San Antonio nnd the ranch. At length
such mysterious affairs as existed be?
tween the two people were arranged In'
some way, and the little woman return-d
to Qalvcston and sailed for Europe, still
muttering prayer and carrying her eru?
eillx In one hand und her 1 Ii I ?1 ? ? In .the
other. Crom this time on to the end of
bis career in Texas Carleen was never
the same man. lie evidently labored d ly
and night to drive something from his
mind. The great house was crowded with
people who were bent upon pleasure alone
and strange rumors circulated as to
ganu s of cards where not only millions,
but beautiful women were lost and won.
Carleen began to give away money.
lie made one of his neighbors a present
of a huge pastuie and a line herd of
cows. To another he gave a large band
of graded polled Angus steers. To a fav?
orite cowboy he gave a whole drove of
line horses, and at the feet of a beautiful
singer from San Antonia he threw a j
check for $100,000 in gold. The daughter of i
a gamekeeper who handed him a cup of
water from one of his own springs be
rewarded With a build of sheep, lie at?
tended a school exhibition, and at the
close of the exercise he pivscllted each
and every one of the little boys and girls
with a cheek for $S,G04.
During ihe lloodtldo of his prosperity
he had stocked a line park of several
hundreds acres with the rarest specimens
of wild animals from ? very known nook
and corner of Hie glebe. One day. just
before the final crash, when tin: French?
man was In a particular hilarious mood,
he mounted Iiis horse ami invited every
one about Iiis house ai d in the country to
bei)) him slay ihiee zoological specimens.
His guests, hen led with wine, and bis
cowboys, always eager for it frolic, were,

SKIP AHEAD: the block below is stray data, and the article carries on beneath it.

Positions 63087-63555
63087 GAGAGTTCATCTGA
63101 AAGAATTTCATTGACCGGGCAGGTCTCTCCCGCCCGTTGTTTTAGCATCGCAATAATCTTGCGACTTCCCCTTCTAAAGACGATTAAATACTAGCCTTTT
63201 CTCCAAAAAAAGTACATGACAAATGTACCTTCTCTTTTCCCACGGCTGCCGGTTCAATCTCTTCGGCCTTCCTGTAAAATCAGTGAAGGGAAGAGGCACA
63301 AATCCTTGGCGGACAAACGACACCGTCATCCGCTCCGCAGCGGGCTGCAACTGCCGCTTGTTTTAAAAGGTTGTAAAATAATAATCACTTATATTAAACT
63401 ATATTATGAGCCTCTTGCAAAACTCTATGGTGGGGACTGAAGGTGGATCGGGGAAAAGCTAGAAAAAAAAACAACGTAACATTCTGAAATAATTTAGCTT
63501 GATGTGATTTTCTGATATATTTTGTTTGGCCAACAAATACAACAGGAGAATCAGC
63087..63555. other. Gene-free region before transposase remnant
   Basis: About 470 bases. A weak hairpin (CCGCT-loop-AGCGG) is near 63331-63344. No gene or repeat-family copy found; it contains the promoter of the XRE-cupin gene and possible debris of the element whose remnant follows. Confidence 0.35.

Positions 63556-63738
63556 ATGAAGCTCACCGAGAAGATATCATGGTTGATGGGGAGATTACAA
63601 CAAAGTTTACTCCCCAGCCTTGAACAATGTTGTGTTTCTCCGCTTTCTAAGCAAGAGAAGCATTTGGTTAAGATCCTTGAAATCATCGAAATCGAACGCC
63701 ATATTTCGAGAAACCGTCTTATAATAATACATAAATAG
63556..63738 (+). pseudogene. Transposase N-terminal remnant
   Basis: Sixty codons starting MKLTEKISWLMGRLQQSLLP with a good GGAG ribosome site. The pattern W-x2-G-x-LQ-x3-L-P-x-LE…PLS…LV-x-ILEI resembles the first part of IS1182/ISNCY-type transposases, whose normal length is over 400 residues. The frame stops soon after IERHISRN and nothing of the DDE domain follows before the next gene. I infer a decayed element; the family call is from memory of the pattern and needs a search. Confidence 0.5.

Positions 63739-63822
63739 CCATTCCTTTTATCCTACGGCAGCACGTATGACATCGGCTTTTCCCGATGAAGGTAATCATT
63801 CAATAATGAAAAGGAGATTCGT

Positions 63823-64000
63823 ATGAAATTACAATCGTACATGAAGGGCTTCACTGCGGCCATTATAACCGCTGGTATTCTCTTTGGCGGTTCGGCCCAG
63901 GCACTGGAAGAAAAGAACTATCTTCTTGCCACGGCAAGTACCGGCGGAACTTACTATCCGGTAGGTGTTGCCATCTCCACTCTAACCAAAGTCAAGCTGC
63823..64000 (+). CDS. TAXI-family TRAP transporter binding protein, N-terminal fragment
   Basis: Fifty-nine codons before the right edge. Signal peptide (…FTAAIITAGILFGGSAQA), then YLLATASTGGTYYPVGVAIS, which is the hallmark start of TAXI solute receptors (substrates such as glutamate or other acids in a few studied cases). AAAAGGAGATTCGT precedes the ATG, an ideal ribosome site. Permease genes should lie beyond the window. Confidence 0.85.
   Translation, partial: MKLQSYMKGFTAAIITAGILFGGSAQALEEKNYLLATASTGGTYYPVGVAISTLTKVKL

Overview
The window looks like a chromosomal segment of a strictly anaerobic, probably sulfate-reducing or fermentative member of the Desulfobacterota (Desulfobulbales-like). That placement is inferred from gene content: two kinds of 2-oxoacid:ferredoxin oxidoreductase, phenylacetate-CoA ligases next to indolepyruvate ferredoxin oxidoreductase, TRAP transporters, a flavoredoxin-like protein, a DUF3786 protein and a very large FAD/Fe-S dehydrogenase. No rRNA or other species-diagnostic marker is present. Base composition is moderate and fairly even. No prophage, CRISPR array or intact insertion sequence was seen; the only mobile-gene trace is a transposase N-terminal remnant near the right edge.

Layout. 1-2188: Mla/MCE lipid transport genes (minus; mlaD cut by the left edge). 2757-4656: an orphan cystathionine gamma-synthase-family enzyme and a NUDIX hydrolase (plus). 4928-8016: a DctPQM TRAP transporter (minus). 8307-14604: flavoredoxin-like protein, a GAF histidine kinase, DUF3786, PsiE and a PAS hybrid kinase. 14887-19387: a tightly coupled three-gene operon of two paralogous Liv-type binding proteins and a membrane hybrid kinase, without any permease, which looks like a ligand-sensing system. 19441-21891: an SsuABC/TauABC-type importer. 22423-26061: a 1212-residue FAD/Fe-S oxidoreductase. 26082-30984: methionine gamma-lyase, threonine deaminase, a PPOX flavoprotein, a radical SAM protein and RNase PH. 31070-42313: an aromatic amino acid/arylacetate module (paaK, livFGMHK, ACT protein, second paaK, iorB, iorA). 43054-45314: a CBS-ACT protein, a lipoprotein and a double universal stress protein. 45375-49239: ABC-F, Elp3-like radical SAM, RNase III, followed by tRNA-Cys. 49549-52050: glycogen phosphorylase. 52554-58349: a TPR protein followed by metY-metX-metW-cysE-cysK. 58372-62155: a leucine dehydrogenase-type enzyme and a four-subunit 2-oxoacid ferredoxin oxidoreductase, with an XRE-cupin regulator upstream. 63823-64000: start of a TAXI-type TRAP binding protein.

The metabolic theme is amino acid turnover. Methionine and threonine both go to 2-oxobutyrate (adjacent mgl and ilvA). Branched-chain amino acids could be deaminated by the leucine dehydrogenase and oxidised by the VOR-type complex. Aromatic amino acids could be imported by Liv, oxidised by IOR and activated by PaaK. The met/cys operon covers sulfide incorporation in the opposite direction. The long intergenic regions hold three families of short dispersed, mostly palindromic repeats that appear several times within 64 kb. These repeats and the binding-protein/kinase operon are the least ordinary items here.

of course, ready for such lino sport. The
slaughter lasted three whole days, ele?
phants, lions, tigers and leopards wet,,
hunted down nnd shot with Winchesters
lo thi' music of hounds and the blast of
bornsi. Heer, antelope and rare birds
were spared, nnd after the royal sport
was end '1 the gates of the park were
thrown open and these annual ? allowed
to i mi wild. There were plenty of peo?
ple who believed that the mysteri?
ous spendthrift had found Howie's fa?
mous lost, sllvwr ni nes of the San Saba.
others thought that lie was gome Euro?
pean prince who had Inherited a limit?
less fortune ami there were others who
tinsisted that the man was caup.ble of
converting the baser metals Into gold, or
else be bid been n great pirate or an old
world bank robber. Toivord the end the
people d'd not care to be intimate with
the strange man. though hundreds were
Indebted to his liberality for their for?
tunes. Carleen realized the situation, and
one day walked oilt of Hie great palace
of St. Cloud and turned Ids hack upon the
country with so little oeremony that ihoso
who knew him best were most astonished.
He stopped In San Antonio loin; enough
to make a firm of lawyers f imlliar with